Spotlight is a powerful tool, offering instant search through everything on your Mac. But sometimes you’d rather keep some files private. Or maybe you’re just tired of seeing configuration files in the results. In either case, it’s easy to hide a folder and its contents from Spotlight search. Here’s how.

First, click the Apple icon in the upper-left corner of the screen and select “System Preferences” from the menu that appears.

Click the Apple menu in the top left corner of the screen and select "System Preferences."

When System Preferences opens, click “Spotlight,” which looks like a magnifying glass.

In System Preferences, click "Spotlight."

In Spotlight preferences, click the “Privacy” tab. Just below the list labeled “Prevent Spotlight from searching these locations,” click the “plus” button (“+”) to add a folder.

In Spotlight preferences, click the "Privacy" tab, then click the "Plus" button.

When the file browser window pops up, locate the folder you’d like to exclude from future Spotlight searches. You can’t pick individual files here, but you can choose a folder that contains the files you’d like to hide from the search.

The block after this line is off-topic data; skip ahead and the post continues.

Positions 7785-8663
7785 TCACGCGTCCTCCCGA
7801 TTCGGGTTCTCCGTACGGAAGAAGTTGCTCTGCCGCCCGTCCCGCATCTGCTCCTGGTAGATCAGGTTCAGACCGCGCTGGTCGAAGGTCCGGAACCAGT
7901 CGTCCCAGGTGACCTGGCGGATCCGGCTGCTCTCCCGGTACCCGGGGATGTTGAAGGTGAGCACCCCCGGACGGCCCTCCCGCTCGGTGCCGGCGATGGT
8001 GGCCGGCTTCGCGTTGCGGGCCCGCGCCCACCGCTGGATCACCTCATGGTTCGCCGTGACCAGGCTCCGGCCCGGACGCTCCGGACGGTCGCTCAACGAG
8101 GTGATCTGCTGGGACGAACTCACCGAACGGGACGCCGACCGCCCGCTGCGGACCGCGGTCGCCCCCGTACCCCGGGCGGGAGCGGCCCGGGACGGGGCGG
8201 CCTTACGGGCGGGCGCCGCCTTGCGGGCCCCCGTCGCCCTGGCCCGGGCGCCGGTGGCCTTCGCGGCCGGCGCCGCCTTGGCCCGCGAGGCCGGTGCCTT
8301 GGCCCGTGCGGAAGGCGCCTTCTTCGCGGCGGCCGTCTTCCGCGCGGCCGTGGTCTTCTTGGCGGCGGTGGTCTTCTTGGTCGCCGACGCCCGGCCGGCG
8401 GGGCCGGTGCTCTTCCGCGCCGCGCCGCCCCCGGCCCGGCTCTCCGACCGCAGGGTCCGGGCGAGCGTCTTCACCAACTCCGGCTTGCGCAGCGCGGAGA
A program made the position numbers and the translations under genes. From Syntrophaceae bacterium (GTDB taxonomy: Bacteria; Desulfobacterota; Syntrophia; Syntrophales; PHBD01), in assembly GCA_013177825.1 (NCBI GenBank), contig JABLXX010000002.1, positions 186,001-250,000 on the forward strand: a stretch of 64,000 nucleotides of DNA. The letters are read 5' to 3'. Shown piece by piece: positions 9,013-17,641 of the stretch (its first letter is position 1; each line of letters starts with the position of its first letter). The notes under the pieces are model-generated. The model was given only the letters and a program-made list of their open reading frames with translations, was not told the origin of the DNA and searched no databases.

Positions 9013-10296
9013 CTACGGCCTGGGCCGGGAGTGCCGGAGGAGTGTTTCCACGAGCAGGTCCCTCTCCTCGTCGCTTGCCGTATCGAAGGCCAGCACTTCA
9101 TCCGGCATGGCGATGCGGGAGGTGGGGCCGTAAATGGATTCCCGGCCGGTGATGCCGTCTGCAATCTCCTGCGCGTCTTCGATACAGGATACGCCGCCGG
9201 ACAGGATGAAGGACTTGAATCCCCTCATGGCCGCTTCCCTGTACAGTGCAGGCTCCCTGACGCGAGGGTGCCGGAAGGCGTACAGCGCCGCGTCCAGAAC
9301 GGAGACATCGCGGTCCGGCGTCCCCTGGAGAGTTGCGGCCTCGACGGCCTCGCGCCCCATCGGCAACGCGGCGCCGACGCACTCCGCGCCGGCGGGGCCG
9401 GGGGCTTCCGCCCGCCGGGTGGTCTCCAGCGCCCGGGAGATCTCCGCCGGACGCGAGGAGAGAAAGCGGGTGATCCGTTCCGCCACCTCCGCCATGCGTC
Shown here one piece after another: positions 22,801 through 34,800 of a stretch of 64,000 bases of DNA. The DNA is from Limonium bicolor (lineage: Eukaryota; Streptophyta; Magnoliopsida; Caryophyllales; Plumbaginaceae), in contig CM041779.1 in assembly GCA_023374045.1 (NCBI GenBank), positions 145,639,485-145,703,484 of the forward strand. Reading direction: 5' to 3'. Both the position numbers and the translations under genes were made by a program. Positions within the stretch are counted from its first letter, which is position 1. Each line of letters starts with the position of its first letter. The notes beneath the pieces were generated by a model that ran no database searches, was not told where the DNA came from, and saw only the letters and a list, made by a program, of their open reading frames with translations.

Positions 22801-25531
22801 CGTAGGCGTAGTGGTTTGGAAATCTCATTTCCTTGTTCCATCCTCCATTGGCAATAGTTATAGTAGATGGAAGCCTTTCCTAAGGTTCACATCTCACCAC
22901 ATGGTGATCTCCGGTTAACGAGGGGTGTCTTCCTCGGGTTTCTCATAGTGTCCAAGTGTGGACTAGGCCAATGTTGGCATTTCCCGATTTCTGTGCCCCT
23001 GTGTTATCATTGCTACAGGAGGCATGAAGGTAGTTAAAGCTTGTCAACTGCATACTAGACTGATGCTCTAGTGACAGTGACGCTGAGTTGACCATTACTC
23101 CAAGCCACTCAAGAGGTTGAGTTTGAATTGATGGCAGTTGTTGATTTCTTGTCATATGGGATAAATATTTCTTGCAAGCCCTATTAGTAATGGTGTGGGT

Select the folder location and click “Choose.”

When the file browser opens, select the folder you'd like to exclude from Spotlight search and click "Choose."

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After that, you’ll see the folder you just added in the Spotlight exclusion list.

After adding a folder, it will appear in this list.

If you’d like to add another folder, just click the plus button again and repeat the process.

When you’re done, close System Preferences. Like a loyal friend, your Mac will conveniently “forget” to include those folder locations in any future Spotlight searches. Stay safe out there!

RELATED: How to Use macOS' Spotlight Like a Champ

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Benj Edwards is an Associate Editor for How-To Geek. For over 15 years, he has written about technology and tech history for sites such as The Atlantic, Fast Company, PCMag, PCWorld, Macworld, Ars Technica, and Wired. In 2005, he created Vintage Computing and Gaming, a blog devoted to tech history. He also created The Culture of Tech podcast and regularly contributes to the Retronauts retrogaming podcast.
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